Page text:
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New Jersey Senate Majority Leader New Jersey Senate Loretta Weinberg said she did not think this was "normal."

"In fact, it's the state police who do the background checks on every other nominee," Weinberg told Newsweek.

When it comes to whether or not a candidate is approved by votes, she argued this is "an important distinction, which is why you have the word 'acting,' because they can be removed in a moment."

"They've never been subject to public questioning by the legislative body, the Senate, that is charged to do that, and they've never been subject to a vote of the Senate," she added. "So if I were a governor, I wouldn't want a whole cabinet of or even one or two members who still have the acting titles next to their names."

With no hearing announced by April 2021, nor any indication that one was being organized, Weinberg said that "there are reasons for delay."

"I do think that it is not very appropriate to have 'acting' with the superintendent of police," she said. "I keep coming back to the fact that this is law enforcement, these are the people who carry guns and judge everybody else's behavior."

And while the exact reasons for the wait remain unclear, the optics are beginning to have an effect on the public perception of New Jersey's leadership, including Governor Philip Murphy, who inherited Callahan after he was promoted by former Governor Chris Christie.

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The impact is amplified by broad calls for changes in police conduct and structure stemming from an ongoing series of high-profile incidents involving Black people who have been killed and maimed by white police officers. One such incident occurred just last May in New Jersey when a trooper shot dead Maurice Gordon Jr., whose family is now suing the state in a case alleging race played a factor in his death.

The killing occurred just two days before the death of George Floyd in Minneapolis, an event that sparked nationwide protests and resulted in the firing and conviction of former police officer Derek Chauvin.

Both Murphy and New Jersey Attorney General Gurbir Grewal have since pushed forward a number of police reforms over the past year including the expansion of body-cam usage, access to violent incident data and protocols limiting the use of force. But some see an oversight in the unwillingness to address the status of the state police's owning unconfirmed leadership.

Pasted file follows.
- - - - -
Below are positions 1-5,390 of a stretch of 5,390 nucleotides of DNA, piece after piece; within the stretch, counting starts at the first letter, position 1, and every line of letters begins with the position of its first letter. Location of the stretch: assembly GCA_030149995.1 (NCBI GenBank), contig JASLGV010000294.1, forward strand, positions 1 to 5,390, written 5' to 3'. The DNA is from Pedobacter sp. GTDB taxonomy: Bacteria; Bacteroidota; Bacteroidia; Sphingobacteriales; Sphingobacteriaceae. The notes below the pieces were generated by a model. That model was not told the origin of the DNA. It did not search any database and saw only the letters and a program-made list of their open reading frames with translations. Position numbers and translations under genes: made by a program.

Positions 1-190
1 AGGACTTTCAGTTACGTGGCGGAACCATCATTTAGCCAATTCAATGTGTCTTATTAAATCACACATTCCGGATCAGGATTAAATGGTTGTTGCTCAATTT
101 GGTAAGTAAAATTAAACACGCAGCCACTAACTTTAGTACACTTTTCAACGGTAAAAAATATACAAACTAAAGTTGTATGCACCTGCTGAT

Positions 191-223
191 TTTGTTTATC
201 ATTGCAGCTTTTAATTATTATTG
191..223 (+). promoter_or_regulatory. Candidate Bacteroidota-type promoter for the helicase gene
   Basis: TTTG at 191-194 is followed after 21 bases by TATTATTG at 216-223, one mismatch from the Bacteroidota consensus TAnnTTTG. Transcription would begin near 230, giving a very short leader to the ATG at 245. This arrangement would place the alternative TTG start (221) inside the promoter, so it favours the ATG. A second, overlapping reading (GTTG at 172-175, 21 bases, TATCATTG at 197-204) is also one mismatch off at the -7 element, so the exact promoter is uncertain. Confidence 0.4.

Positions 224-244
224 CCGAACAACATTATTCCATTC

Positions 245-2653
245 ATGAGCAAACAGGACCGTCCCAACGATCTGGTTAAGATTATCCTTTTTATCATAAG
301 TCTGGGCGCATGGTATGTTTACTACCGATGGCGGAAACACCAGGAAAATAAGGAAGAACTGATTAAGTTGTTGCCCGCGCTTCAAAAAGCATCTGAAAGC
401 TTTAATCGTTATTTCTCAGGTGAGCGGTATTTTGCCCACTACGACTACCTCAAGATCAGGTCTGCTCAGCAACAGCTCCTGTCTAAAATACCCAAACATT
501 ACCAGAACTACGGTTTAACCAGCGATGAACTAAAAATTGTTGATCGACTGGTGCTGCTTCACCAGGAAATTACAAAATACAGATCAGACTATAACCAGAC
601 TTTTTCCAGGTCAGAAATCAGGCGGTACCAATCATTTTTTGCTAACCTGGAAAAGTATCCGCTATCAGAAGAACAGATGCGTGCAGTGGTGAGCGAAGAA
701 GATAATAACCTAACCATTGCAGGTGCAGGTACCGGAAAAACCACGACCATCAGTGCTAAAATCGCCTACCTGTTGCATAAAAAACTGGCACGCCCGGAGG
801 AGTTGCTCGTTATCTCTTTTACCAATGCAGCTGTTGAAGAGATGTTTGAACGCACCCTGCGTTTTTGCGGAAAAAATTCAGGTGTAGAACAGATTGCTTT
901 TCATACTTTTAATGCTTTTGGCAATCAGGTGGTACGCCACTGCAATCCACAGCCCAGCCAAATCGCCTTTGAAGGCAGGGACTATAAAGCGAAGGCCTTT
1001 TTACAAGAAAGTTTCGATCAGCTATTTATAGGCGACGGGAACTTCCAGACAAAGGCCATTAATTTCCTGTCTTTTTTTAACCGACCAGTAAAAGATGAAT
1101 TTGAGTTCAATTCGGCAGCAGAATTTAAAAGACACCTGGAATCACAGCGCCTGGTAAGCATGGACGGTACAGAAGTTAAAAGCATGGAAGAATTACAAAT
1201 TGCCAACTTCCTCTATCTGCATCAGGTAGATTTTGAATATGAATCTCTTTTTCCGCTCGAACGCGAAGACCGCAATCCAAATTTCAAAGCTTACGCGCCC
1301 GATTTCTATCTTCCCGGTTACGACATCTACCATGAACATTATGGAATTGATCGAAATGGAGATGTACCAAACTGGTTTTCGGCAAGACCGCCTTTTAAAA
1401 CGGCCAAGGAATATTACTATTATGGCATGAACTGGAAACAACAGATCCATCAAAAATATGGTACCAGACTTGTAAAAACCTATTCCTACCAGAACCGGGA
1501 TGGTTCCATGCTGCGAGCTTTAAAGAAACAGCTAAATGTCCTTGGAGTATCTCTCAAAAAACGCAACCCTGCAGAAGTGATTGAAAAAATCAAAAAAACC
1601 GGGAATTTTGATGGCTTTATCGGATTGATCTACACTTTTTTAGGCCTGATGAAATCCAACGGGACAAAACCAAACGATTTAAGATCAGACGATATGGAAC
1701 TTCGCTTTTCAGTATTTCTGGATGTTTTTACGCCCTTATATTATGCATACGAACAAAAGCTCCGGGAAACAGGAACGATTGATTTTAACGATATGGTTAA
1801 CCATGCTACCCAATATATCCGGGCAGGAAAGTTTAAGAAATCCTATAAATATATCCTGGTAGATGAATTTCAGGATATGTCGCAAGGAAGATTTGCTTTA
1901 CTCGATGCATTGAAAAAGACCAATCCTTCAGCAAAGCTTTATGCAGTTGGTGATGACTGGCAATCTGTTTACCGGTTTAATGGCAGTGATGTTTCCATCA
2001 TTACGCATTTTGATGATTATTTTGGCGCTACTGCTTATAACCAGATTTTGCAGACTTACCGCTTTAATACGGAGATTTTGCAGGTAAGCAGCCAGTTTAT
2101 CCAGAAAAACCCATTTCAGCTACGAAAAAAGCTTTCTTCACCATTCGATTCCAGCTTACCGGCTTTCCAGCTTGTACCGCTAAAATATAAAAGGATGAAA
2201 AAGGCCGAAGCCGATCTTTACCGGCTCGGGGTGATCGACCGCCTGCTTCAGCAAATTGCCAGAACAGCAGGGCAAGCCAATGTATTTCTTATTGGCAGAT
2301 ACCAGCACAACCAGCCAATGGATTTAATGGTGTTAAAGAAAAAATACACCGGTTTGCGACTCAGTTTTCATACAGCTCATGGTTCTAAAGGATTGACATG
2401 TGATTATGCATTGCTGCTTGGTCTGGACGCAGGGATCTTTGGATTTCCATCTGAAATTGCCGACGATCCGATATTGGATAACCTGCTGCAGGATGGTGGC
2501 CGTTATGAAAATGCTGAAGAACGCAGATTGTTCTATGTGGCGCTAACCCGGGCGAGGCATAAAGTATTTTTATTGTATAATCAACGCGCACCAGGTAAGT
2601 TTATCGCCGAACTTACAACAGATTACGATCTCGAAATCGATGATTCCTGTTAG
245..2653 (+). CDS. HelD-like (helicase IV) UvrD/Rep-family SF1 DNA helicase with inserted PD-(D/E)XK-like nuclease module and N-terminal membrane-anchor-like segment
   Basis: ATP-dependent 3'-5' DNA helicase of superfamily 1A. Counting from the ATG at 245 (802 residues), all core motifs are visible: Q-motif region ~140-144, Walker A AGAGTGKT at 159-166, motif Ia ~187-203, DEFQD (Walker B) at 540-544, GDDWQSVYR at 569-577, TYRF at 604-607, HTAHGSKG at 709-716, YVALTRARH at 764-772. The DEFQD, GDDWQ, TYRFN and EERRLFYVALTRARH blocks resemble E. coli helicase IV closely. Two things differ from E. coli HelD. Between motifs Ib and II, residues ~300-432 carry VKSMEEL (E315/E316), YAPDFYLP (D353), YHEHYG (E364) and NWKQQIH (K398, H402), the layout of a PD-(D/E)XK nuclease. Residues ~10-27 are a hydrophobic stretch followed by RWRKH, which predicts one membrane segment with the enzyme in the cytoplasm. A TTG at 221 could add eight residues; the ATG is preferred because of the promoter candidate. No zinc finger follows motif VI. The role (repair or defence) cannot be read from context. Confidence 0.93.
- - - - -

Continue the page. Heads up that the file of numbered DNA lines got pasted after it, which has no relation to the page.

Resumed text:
News commentator and radio host Roland Martin said, if left unaddressed, the hesitance to bring Callahan's nomination to a vote could alienate disaffected voters as Murphy faces reelection later this year. He said every New Jersey voter should ask the governor: "Why are you unwilling to put a new leader in charge of the State Police?"

"Governor Phil Murphy enjoyed significant African American support when he ran for office last time," Martin told Newsweek, "he is going to have to explain to African Americans why he has not replaced the interim superintendent with one who can be confirmed, and with a stellar record that can actually lead them in New Jersey into a new phase of police accountability."

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What this new phase looks like is subject to intense public debate in every state of the union, and there has been resistance, especially in conservative circles toward measures that would be seen as too restrictive of police abilities to do their jobs. When it comes to the job of the New Jersey State Police's top cop, however, elected officials have yet to weigh in.

In the meantime, Martin called on public institutions in New Jersey and elsewhere to step up efforts to ensure public officials were held accountable for their actions.

"First and foremost, thank God for the media, serving as the proper watchdog of public officials," he said. "But you should have checks and balances in the system, to where it doesn't require a story or a series of stories to be done to expose wrongdoing."

And the wrongs he believes the systems need to right are bipartisan.

"What we have is too much of an incestuous relationship, whether people are Democrats or Republicans, what they are comfortable with power, and that is a problem," Martin argued. "This comes down to public trust of our institutions. If we cannot trust the leaders of those institutions, then how can we trust the institution itself?"